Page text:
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10 ways to boost your career

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It’s Monday morning, the beginning of another working week. The sun is out, tea is brewed, so let’s share some home truths about achieving predictable progress and growth in your career shall we? 

Whether it’s your salaried 9-5, your side hustle, your freelancing gig, your graduate role, an internal promotion – whatever, each element is a form of career.

So often we overthink our careers or doubt ourselves in terms of ability or discipline. We write lists of actions that could be done asap, but we choose to delay the task out of fear of getting it wrong or the idea of ‘stepping outside your lane’. It is best to think of these tasks as stepping stones. Stepping stones that will get you to where you want to be, and by the time you get there – you will see that it’s not daunting after all, and actually, you are fully equipped and experienced to tackle anything. Let’s look at how we can turbocharge your career and take it to the next level by building on certain habits and practical actions that can create a positive ripple effect for you and your journey. 

1. Update your CV

It is a huge misconception that we should only update our CV when we’re looking for a new role. It is important to update your CV regularly. This can be monthly, or quarterly – depending on the person. The process of updating your CV causes you to reflect on what you’ve achieved. It can be quite a sobering moment when you reflect on what you have accomplished since last updating it. Updating your CV is the perfect way to document growth, development, evolution, and exciting new challenges linked to your career. 

2. Update your online profiles inc. website about page, LinkedIn, The Dots

If you’re an entrepreneur, make sure your About Me page on your website is constantly up to date. Ask yourself; Is it really showcasing where you’re at in the business right now? Does your website document all the projects that you’re working on? Is the profile image the truest picture of you? This is also applicable if you’re using platforms like The Dots. Make sure everything is up to date. Have you taken on a new type of work recently? Have you finished a training programme that qualifies you or makes you competent in a particular area? Add it to the bio. Add a tag. Create a case study. Shout about it. This is what you want to focus on when you’re updating those online profiles. We want to make it easy for people to see how you show up and you create an impact in their organisation, business or team.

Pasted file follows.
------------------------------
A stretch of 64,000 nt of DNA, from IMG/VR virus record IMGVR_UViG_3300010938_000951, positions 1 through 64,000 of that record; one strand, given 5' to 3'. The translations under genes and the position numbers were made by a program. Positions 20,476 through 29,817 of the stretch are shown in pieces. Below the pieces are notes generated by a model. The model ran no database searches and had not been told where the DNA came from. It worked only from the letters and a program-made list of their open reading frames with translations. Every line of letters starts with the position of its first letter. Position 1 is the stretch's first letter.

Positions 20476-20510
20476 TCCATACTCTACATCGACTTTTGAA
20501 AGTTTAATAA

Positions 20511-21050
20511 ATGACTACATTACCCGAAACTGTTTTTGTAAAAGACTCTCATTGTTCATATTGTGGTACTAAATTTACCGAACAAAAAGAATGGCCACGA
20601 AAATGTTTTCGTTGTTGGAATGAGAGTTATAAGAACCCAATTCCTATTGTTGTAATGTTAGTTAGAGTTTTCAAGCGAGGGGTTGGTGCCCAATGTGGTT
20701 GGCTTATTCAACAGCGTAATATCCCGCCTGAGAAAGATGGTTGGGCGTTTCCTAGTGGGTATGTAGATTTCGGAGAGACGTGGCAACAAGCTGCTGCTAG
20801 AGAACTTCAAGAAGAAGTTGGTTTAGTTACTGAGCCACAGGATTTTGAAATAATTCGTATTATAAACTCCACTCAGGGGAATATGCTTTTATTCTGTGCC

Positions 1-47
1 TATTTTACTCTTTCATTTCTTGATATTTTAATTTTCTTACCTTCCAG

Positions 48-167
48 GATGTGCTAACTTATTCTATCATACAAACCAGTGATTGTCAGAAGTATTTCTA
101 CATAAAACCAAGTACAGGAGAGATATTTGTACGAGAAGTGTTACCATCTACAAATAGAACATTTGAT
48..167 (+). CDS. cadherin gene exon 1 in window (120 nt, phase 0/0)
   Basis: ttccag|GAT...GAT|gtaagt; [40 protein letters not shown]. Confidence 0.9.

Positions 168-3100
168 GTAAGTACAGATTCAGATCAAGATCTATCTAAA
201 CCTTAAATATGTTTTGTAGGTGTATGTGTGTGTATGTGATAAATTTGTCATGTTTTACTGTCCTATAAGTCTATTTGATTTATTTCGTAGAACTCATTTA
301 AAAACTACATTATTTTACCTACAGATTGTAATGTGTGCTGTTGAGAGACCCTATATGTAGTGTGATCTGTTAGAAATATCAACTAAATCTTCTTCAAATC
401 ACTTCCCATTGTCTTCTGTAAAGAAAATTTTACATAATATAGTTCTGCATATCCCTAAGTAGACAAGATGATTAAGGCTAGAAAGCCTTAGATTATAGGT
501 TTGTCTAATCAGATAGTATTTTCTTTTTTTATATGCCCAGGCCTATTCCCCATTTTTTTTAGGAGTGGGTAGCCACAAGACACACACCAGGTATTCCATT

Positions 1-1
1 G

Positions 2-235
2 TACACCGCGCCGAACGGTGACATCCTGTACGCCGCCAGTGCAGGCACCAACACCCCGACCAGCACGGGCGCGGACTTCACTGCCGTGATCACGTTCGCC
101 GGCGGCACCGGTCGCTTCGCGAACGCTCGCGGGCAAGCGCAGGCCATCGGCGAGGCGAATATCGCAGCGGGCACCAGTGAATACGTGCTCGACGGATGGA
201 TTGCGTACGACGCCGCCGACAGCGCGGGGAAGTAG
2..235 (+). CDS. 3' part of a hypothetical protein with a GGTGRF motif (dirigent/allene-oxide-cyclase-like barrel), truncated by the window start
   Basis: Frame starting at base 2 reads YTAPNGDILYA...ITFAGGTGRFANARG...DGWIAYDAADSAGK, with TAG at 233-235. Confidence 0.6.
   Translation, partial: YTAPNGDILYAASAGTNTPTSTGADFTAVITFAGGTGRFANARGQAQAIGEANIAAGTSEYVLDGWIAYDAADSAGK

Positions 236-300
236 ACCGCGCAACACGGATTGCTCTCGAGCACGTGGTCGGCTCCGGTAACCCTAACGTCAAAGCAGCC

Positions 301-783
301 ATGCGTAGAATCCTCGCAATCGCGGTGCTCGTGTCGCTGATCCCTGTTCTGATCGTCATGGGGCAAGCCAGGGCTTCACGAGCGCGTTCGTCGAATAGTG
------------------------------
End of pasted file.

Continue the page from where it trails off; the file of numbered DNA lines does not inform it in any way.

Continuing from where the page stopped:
3. Reach out to someone you said you’d like to keep in touch with and set that date

That’s it. How many times do you have a great conversation with someone, plan on catching up again – then it never happens? This happens within our personal relationships, as well as our professional, so it’s important to be proactive in maintaining relationships that are important to you. Did you connect with somebody at a webinar recently, and said, Oh, it would be lovely to continue this conversation, but you haven’t reached out yet? Do it now. This is a time to reach out and network. Offer to meet them for a coffee, have a zoom call – ask what works for them. Whenever requesting someone’s time, make sure you are making it as easy as possible for them to say yes. 

4. Check-in on your goals

If you don’t already have a practice for doing so, check in on your goals every week. This means keeping them front of mind at the beginning of the week so that you can set yourself targets. What can I do this week to work towards my medium-term goals? My long term goals? If you leave it a month then check-in, you may find that you haven’t achieved anything you had set out to – and this can be disheartening. I have my goals laid out as a vision board on my desktop. It acts as an inspirational screensaver. In terms of granular goals, I have a project management system that I schedule time in each week to sit down and look over.